A crisis meeting will be held next week to tackle growing concerns about Ross River virus in WA, as the number of cases of the mosquito-borne virus heads towards record levels.
In the past 12 months the Health Department has been notified of 1535 Ross River virus cases, up from 1137 the previous year.
This year 1173 cases have been recorded, just 201 short of the 1374 recorded in 2012, one of the worst years for the virus in WA.
Ahead of summer, historically the worst time for the virus, 130 of the State’s experts in mosquito-borne viruses and controlling the insects will meet in Mandurah on Monday to try to find ways to lower the levels of mosquitoes.
The three-day meeting comes after a consistent increase in cases of Ross River virus during the past two years.
Environmental health hazards managing scientist Michael Lindsay said researchers were monitoring trapped mosquitoes from Rockingham to Dunsborough and the department would alert the public once the first cases of the virus were traced, expected in the coming weeks.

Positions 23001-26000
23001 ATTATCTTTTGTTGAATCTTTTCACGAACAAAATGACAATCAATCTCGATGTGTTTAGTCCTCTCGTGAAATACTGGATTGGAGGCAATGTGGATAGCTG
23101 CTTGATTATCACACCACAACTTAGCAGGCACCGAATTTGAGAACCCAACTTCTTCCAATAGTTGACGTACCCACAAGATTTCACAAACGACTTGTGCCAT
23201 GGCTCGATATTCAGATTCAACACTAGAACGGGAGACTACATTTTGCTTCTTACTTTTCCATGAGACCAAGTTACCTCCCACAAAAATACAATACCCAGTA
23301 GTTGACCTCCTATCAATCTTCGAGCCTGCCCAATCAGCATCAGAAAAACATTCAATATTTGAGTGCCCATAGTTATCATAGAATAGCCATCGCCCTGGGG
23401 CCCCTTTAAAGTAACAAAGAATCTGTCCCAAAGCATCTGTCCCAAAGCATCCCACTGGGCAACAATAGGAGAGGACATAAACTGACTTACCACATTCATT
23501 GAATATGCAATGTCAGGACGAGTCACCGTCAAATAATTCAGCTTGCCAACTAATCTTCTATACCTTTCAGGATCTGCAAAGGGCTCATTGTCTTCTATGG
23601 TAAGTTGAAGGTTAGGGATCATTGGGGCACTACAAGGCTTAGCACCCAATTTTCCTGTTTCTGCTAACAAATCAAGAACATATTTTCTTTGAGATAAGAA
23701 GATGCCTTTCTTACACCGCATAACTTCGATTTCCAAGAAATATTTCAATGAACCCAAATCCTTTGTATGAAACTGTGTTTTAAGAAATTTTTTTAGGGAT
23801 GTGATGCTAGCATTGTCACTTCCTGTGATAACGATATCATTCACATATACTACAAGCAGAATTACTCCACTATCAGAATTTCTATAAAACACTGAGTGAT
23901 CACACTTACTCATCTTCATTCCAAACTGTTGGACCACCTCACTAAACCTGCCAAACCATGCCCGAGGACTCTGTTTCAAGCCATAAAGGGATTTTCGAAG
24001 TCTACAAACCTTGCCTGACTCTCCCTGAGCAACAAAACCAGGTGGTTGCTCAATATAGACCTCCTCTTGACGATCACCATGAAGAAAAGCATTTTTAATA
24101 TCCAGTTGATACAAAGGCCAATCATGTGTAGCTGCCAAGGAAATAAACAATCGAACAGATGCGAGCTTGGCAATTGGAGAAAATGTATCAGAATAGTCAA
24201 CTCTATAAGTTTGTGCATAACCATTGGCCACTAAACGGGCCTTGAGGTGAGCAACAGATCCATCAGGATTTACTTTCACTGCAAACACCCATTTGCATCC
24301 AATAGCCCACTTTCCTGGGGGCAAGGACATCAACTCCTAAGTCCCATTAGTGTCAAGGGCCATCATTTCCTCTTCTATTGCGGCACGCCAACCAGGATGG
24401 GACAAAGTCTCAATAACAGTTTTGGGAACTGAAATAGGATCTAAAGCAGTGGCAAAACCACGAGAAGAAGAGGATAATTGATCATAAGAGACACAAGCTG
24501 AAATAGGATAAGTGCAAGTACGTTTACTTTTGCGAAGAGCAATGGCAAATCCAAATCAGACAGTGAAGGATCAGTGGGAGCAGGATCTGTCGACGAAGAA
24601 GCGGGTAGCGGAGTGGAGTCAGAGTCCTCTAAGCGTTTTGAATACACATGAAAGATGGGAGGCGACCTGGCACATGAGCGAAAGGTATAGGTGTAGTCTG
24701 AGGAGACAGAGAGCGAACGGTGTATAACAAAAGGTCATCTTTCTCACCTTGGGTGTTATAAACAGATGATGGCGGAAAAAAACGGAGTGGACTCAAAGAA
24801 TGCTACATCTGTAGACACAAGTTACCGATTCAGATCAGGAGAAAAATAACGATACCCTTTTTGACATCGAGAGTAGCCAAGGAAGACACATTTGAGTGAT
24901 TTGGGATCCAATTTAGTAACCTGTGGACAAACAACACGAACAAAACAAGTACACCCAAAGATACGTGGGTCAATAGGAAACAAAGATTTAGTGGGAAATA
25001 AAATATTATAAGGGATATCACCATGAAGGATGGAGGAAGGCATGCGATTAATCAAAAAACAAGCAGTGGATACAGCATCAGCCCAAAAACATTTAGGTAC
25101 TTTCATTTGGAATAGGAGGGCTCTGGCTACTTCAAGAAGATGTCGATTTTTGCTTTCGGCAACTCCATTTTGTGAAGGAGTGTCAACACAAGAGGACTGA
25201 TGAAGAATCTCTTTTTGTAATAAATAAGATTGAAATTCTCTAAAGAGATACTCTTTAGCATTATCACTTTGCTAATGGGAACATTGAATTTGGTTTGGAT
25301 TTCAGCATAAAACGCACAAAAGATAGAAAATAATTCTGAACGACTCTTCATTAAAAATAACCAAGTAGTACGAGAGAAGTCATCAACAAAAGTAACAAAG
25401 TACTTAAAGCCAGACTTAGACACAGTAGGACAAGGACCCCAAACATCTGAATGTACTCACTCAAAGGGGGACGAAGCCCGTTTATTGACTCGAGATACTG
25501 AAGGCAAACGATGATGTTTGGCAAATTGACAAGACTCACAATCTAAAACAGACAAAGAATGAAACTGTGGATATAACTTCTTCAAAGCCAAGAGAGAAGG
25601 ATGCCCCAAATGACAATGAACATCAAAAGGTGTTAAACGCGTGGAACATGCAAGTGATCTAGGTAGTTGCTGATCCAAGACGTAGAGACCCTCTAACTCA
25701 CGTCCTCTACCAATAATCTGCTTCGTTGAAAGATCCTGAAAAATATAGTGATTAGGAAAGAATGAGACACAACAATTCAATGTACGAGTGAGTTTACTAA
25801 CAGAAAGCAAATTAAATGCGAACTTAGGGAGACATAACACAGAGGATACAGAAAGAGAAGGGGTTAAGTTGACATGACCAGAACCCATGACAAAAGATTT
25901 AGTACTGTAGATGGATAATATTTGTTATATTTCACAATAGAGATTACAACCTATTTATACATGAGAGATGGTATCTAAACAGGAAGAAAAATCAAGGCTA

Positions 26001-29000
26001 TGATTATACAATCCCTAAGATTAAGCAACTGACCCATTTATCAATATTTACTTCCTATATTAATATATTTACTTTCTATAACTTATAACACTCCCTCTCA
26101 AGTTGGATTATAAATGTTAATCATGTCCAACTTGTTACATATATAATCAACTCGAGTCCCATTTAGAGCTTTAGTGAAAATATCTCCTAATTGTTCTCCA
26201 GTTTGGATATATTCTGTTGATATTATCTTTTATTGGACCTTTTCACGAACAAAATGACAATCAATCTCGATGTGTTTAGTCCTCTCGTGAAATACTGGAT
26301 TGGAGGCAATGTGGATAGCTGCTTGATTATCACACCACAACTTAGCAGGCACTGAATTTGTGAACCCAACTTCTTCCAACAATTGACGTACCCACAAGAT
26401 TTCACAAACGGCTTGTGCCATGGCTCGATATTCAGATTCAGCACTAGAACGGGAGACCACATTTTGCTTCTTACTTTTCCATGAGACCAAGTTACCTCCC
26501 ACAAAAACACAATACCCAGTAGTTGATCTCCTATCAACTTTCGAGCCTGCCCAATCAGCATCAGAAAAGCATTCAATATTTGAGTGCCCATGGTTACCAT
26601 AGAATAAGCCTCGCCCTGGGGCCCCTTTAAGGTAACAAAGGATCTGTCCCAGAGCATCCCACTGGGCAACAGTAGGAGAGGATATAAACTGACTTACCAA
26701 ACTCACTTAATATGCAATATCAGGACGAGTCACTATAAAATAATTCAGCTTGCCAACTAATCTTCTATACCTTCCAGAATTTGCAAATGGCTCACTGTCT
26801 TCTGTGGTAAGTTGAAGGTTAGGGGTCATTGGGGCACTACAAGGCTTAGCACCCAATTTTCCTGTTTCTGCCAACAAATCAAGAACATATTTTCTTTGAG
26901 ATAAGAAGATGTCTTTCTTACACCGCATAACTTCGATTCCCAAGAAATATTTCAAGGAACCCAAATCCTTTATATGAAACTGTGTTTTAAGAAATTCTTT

“As we move into the warmer months we know historically that the risk of Ross River virus increases,” he said. “We certainly wouldn’t be able to tell people in the South West that there’s no need to worry, there’s no risk.
“We would be encouraging people to take precautions to avoid mosquito bites from now on. We can only set up so many traps and it may be out there already in low levels.”
Dr Lindsay said many of the reported cases were in Perth and a high proportion were in the South West, where most cases of the virus were usually recorded.
Former Australian Medical Association WA president Richard Choong, a general practitioner in Port Kennedy, where there were many cases of Ross River virus, said it was not always taken seriously because it was not life-threatening and often went unreported because sufferers mistook the symptoms for a cold.
Dr Lindsay said the department was also investigating whether an unseasonal surge in cases in the winter months – almost double last year’s cases – was caused by a warmer- than-average winter or a change in testing methods skewing results.
Dr Lindsay said long-range weather forecasts tipped lower than average rainfall for summer and lower sea levels, which it was hoped would reduce the saltmarsh mosquito breeding.
The most common symptoms or the virus include joint pain, fever and fatigue which typically last for up to six months, but can last for more than a year.
The department advises emptying water containers in outdoor seating areas and draining roof gutters to prevent mosquito breeding.
Using repellent and covering up to prevent bites is encouraged.
Natalie Brown The West Australian September 6, 2014